Berlin Part 6.3: Chocolate Cafe, Topography of Terror and Italian Food

Monday 17th – Wednesday 19th April 2017

The next morning involved another long lie-in. The room I was sleeping in had no curtains so we’d thrown up some big blankets to cover them. They worked very well. So well that they were basically black out blinds so waking up was actually pretty difficult as it was always so dark. That’s my excuse anyway and I’m sticking with it.

When we finally emerged, we headed for the tube station to head in the direction of Stadtmitte. Today, we were finally going where I’d been desperate to go to since my last trip to Berlin (approximately one week ago): Fassbender & Rausch chocolatiers. If you’ve read any of my past Berlin journal posts, you’ve probably noticed that I go to this place a lot. I mean, why wouldn’t you? It’s a chocolate shop with a chocolate cafe / restaurant above it. I still haven’t got round to having an actual meal there but I often go for a hot chocolate (which is so rich it is served with a shot of water) and a chocolate torte. The white chocolate and raspberry is my favourite / regular.

The queues can be a bit hit and miss but thankfully on this Bank Holiday Monday lunchtime, there was no queue and plenty of free tables. I’m pretty skilled in Fassbenders & Rausch by this point so we were actually in and out pretty darn quick. Although we did spend some time in the chocolate shop taking pictures of all their chocolate sculptures – they had several new Easter themed ones and a new one of the TV Tower. Apparently it took something like 300 hours to make.

From Fassbenders at Gendarmenmarkt, we hopped back on the U Bahn and headed the short way to Alexanderplatz for the Easter market being held there – which we made it to after losing a sales guy who was trying to coax us into going base jumping from one of the nearby buildings. I am terrified of heights but also kinda stubborn so if any of my family bad been up for it then I would have been right up there with them but they didn’t so I was spared. I’m not sure if I am thankful about that or not.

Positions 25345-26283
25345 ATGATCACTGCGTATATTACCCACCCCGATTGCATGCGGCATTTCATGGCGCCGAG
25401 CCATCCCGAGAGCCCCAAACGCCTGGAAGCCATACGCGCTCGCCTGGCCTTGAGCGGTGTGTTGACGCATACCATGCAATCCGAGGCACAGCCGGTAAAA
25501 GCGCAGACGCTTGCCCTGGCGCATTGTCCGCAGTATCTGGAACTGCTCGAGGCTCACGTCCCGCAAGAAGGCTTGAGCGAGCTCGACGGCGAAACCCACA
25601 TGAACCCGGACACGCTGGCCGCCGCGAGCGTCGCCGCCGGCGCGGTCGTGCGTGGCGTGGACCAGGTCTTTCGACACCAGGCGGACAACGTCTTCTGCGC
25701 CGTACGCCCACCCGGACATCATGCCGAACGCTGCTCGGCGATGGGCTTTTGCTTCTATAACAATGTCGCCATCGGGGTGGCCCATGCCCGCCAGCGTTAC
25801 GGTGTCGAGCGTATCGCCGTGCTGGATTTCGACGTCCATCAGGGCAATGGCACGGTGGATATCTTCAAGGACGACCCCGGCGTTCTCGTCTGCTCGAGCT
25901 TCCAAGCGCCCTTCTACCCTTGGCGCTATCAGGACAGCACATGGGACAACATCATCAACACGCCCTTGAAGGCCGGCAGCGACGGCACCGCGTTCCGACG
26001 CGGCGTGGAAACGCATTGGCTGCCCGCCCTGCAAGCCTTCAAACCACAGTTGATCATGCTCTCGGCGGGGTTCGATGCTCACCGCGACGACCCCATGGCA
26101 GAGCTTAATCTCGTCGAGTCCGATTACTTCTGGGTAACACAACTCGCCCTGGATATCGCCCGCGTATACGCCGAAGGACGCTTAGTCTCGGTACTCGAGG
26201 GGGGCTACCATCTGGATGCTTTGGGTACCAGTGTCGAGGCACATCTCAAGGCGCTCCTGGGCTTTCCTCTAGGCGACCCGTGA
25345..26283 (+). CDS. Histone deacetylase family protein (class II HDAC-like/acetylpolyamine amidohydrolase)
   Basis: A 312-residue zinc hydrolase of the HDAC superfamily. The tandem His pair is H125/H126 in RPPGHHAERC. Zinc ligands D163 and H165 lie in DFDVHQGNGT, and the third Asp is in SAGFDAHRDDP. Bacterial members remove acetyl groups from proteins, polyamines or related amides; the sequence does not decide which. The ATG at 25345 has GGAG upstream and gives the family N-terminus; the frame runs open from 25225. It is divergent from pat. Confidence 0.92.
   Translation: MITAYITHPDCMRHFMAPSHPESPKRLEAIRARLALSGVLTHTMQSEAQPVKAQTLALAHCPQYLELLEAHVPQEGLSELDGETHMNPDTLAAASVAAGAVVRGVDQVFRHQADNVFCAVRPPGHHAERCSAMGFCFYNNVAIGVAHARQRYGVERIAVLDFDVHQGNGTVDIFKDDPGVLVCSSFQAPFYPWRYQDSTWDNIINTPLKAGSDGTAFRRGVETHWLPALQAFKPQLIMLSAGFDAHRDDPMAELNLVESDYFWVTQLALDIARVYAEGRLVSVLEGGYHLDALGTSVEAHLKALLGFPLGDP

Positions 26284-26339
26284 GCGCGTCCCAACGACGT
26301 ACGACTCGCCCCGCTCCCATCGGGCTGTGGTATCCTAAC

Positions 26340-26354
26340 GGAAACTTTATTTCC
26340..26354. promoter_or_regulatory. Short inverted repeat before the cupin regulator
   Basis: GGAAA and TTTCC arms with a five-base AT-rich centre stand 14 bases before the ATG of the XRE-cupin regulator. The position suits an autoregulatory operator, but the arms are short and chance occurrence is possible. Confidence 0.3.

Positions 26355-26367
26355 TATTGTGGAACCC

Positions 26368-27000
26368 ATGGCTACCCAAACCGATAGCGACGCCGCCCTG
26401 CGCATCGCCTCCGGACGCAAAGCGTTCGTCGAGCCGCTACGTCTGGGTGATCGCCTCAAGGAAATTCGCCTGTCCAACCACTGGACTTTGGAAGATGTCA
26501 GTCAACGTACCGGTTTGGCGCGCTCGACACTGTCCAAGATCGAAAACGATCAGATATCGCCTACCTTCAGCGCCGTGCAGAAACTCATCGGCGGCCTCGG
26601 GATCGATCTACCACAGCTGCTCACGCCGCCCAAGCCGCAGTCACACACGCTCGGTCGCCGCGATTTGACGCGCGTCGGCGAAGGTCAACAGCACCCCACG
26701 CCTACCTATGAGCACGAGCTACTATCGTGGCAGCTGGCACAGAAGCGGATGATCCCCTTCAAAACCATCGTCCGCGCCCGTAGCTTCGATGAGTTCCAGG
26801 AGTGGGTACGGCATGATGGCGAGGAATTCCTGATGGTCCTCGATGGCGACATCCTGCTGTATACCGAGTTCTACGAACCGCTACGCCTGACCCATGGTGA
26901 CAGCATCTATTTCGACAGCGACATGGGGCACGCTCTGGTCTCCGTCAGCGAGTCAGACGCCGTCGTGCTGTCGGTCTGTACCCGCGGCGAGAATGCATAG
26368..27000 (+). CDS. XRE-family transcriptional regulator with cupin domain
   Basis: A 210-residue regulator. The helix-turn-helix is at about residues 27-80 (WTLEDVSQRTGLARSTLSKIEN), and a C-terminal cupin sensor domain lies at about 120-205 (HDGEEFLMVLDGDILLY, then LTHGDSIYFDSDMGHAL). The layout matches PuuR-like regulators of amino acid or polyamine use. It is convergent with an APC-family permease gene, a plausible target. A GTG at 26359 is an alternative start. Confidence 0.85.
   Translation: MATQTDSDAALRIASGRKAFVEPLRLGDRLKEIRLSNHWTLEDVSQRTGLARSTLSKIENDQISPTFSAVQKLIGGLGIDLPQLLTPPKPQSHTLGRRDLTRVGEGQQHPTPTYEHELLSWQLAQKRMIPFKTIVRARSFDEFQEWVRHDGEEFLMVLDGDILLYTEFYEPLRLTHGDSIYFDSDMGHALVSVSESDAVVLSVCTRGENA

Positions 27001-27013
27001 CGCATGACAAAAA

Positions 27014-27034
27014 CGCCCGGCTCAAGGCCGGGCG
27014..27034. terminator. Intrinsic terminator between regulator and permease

I hadn’t been a massive fan of the Christmas market on the square that I had been to a few months before and the stalls here now kind of looked similar but seemed to sell some more interesting bits and pieces. My Mum found a very pretty handmade necklace. We also relearned a lesson my Dad and I had learned (and evidently forgotten) after our Christmas market trip: don’t ever eat before going to German market. There was some seriously tasty looking meat but we were far too full of chocolate to eat it. My brother was seriously annoyed at me for that.

The market wasn’t particularly big (although it did have some live music going on) so we didn’t stay for long before walking in the direction of the Fernsehturm (TV Tower). My Mum loves taking photos of stuff and she wanted some good pics. After the photoshoot, we continued passed the Rotes Rathaus (Red Town Hall), stopping for another photoshoot by the Neptune Fountain opposite.

We ended up in Hackesche Höfe – a series of courtyards, surrounded by lots of art nouveau architecture. I started getting flashbacks of the Alternative Berlin free walking tour I had done a few years ago where I’d learnt about some of the local street art. I’d definitely come to the area then and found a courtyard like these but covered in street art – I just couldn’t remember where it was exactly. After voicing these memories, my Dad recognised the description so off we went again.

A bit further up Rosenthaler Strasse, we found the graffiti courtyard, which is surrounded by bars and exhibition spaces. One of these spaces was the Museum Blindenwerkstatt Otto Weidt – i.e. Otto Weidt’s workshop for the blind. During the Second World War, Otto Weidt employed several Jews, who were mainly blind and deaf, in his workshop, making brooms and brushes and he tried to protect them. This museum tells his story as well as those of the people he was able to help save and those of the people he could not. The museum is free and, since it is a bit off the beaten track, it was relatively quiet.